2 Tips and Tools for Everyday Living: A guide for stroke caregivers Not seeming to care (lethargy) about social contact: Being embarrassed about physical changes Having trouble speaking or being understood Sadness about: Loss of abilities How they feel about themselves How they believe others feel about them How you can help You can help stroke survivors find value in their lives. Be supportive and encourage the survivor. Find out how the survivor is feeling. Look for signs of depression or other emotions that affect the survivor in a negative way. Share your findings with the interprofessional team. Allow the survivor to do what they can. Provide support if the task becomes too hard, frustrating or tiring. Offer positive feedback. When a survivor is managing well, say so. Gently offer information that helps the survivor be independent Post-stroke depression It is normal to feel sadness and a sense of loss after a stroke. But sometimes a stroke survivor can develop a true clinical depression. Depression is a sense of hopelessness. It disrupts a person s ability to function. It is common among stroke patients. But depression can be treated. And the faster it is treated, the better. About one-third to one-half of survivors suffer from depression during the year after a stroke. Post-stroke depression can occur right after stroke. Most often, it develops within 3 months. Depression can also occur up to 2 years after stroke. Depression gets in the way of physical and mental recovery. It can decrease energy, so the survivor participates less in rehabilitation. It can reduce the survivor s ability to care for themselves. Depression in a stroke survivor can also affect the health of caregivers at home. Less than half of survivors with post-stroke depression are identified. Learn to recognize the signs of depression and get help fast. If a survivor is thinking about death, dying, or ending their life, report this information to your supervisor immediately. Is it the blues or clinical depression? Only a doctor can diagnose clinical depression. However, recognizing how stroke survivors are feeling, and sharing that information with the team, can help identify depressed individuals. To do that, you need to know the difference between feeling sad and being clinically depressed. 7.2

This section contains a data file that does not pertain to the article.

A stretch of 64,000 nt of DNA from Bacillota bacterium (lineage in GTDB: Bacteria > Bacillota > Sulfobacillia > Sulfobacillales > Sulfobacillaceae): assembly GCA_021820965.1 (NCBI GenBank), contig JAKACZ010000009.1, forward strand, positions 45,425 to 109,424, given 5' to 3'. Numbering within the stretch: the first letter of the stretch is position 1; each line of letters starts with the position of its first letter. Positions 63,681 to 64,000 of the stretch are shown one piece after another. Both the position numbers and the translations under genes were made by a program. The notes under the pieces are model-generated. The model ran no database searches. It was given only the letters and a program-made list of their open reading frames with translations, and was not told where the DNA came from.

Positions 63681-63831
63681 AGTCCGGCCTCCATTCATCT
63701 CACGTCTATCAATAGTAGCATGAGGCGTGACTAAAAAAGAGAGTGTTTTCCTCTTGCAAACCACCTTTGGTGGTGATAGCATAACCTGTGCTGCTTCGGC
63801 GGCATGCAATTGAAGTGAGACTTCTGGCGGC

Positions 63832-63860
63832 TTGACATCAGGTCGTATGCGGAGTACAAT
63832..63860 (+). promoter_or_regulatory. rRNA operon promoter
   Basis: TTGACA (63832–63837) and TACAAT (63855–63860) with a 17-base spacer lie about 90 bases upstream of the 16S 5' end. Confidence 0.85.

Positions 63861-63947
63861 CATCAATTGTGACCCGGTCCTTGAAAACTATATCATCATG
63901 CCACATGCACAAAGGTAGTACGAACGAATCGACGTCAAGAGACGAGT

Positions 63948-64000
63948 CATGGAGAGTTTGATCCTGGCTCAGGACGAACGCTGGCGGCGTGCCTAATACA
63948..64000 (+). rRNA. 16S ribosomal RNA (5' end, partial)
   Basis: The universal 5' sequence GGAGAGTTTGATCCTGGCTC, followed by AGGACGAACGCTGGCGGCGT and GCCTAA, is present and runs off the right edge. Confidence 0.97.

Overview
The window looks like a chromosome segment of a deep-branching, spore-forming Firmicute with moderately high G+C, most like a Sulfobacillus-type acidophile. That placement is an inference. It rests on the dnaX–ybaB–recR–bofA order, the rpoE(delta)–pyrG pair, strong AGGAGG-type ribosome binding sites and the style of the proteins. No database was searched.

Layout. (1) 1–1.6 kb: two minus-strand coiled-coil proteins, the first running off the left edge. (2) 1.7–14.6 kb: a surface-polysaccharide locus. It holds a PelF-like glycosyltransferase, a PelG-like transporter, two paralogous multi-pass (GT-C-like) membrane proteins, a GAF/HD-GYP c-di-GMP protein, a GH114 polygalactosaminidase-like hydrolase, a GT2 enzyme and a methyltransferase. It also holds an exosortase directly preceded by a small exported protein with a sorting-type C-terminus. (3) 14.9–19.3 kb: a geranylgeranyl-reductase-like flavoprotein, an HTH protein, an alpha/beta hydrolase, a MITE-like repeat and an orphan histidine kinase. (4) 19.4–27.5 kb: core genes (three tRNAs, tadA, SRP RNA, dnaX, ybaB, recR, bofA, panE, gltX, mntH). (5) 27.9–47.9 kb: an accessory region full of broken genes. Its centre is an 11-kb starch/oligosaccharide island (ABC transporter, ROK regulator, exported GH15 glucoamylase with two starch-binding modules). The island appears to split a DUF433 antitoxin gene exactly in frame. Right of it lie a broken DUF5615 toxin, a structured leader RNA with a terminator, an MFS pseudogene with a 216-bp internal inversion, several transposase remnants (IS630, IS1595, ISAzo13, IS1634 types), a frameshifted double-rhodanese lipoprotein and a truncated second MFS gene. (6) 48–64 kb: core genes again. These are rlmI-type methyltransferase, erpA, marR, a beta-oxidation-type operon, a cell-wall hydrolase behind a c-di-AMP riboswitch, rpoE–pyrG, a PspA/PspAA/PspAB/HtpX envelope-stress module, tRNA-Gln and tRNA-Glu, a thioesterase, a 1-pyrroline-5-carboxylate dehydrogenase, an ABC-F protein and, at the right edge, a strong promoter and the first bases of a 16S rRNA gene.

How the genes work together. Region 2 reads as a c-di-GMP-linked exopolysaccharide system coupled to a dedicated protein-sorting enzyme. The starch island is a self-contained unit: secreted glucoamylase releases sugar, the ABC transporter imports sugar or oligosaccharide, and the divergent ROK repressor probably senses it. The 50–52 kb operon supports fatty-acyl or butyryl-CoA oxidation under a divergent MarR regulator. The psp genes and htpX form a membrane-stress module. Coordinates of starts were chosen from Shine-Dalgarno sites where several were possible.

3 Section 7: Stroke and depression The Blues Everybody feels sad sometimes. Definite beginning: people know when and why they felt sad. Feeling sad is an emotional response to an event. The feeling goes away on its own. The mood lasts a few days or weeks. Clinical Depression 10 15% of the general population experience depression % of stroke survivors experience depression. Gradual beginning: people don t really know when or why it started. Depression is a medical illness from chemical changes in the brain. The depression does not go away without treatment. The depression lasts months or years. Signs of post-stroke depression Physical signs Trouble sleeping Weight loss Decreased energy Easily fatigued Attitudes Not caring about anything Loss of interest in things that were previously enjoyed Negativity: everything is gloomy Self-focus: me, myself and I Difficulty connecting to others Emotions Feelings of hopelessness and worthlessness Sadness and anxiety or nervousness Thoughts of death and suicide Difficulty coping, easily overwhelmed Mental function Difficulty concentrating Problems making decisions Confused, feeling of living in a fog Short-term memory problems It is not always easy to see depression. People do not always know when they are depressed. They may be ashamed of being depressed. They may think that depression is a normal reaction to loss. The survivor may not want to admit to being depressed. They may think that treatment will change their personality or have side effects. 7.3